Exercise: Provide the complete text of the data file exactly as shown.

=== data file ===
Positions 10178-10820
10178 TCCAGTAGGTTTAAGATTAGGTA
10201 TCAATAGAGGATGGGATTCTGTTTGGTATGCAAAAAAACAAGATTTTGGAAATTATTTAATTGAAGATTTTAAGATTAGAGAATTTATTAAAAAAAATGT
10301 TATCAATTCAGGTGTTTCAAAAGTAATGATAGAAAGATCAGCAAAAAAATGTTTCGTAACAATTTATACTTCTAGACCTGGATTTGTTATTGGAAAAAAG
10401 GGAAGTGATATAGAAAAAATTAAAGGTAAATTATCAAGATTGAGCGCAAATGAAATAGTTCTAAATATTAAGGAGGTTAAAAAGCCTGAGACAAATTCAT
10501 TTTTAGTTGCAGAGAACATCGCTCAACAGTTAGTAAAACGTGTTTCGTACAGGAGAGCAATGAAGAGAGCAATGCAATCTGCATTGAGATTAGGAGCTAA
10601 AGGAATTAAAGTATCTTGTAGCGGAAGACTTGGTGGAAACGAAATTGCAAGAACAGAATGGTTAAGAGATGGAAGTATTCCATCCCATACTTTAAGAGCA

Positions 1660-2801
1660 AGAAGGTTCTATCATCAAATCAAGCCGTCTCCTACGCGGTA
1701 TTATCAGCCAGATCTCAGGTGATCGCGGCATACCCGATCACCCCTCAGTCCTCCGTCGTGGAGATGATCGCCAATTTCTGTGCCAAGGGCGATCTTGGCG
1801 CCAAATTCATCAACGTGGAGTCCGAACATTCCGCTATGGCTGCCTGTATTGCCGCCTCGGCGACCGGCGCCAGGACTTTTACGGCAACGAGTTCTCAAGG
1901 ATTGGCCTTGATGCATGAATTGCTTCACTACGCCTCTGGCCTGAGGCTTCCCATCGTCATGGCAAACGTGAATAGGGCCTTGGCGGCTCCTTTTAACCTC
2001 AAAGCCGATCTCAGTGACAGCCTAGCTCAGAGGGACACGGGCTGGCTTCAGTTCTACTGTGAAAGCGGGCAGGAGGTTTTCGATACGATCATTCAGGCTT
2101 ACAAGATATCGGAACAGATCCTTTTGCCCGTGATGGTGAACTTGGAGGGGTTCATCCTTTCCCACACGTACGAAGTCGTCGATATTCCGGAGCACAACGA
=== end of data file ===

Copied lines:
Positions 10178-10820
10178 TCCAGTAGGTTTAAGATTAGGTA
10201 TCAATAGAGGATGGGATTCTGTTTGGTATGCAAAAAAACAAGATTTTGGAAATTATTTAATTGAAGATTTTAAGATTAGAGAATTTATTAAAAAAAATGT
10301 TATCAATTCAGGTGTTTCAAAAGTAATGATAGAAAGATCAGCAAAAAAATGTTTCGTAACAATTTATACTTCTAGACCTGGATTTGTTATTGGAAAAAAG
10401 GGAAGTGATATAGAAAAAATTAAAGGTAAATTATCAAGATTGAGCGCAAATGAAATAGTTCTAAATATTAAGGAGGTTAAAAAGCCTGAGACAAATTCAT
10501 TTTTAGTTGCAGAGAACATCGCTCAACAGTTAGTAAAACGTGTTTCGTACAGGAGAGCAATGAAGAGAGCAATGCAATCTGCATTGAGATTAGGAGCTAA
10601 AGGAATTAAAGTATCTTGTAGCGGAAGACTTGGTGGAAACGAAATTGCAAGAACAGAATGGTTAAGAGATGGAAGTATTCCATCCCATACTTTAAGAGCA

Positions 1660-2801
1660 AGAAGGTTCTATCATCAAATCAAGCCGTCTCCTACGCGGTA
1701 TTATCAGCCAGATCTCAGGTGATCGCGGCATACCCGATCACCCCTCAGTCCTCCGTCGTGGAGATGATCGCCAATTTCTGTGCCAAGGGCGATCTTGGCG
1801 CCAAATTCATCAACGTGGAGTCCGAACATTCCGCTATGGCTGCCTGTATTGCCGCCTCGGCGACCGGCGCCAGGACTTTTACGGCAACGAGTTCTCAAGG
1901 ATTGGCCTTGATGCATGAATTGCTTCACTACGCCTCTGGCCTGAGGCTTCCCATCGTCATGGCAAACGTGAATAGGGCCTTGGCGGCTCCTTTTAACCTC
2001 AAAGCCGATCTCAGTGACAGCCTAGCTCAGAGGGACACGGGCTGGCTTCAGTTCTACTGTGAAAGCGGGCAGGAGGTTTTCGATACGATCATTCAGGCTT
2101 ACAAGATATCGGAACAGATCCTTTTGCCCGTGATGGTGAACTTGGAGGGGTTCATCCTTTCCCACACGTACGAAGTCGTCGATATTCCGGAGCACAACGA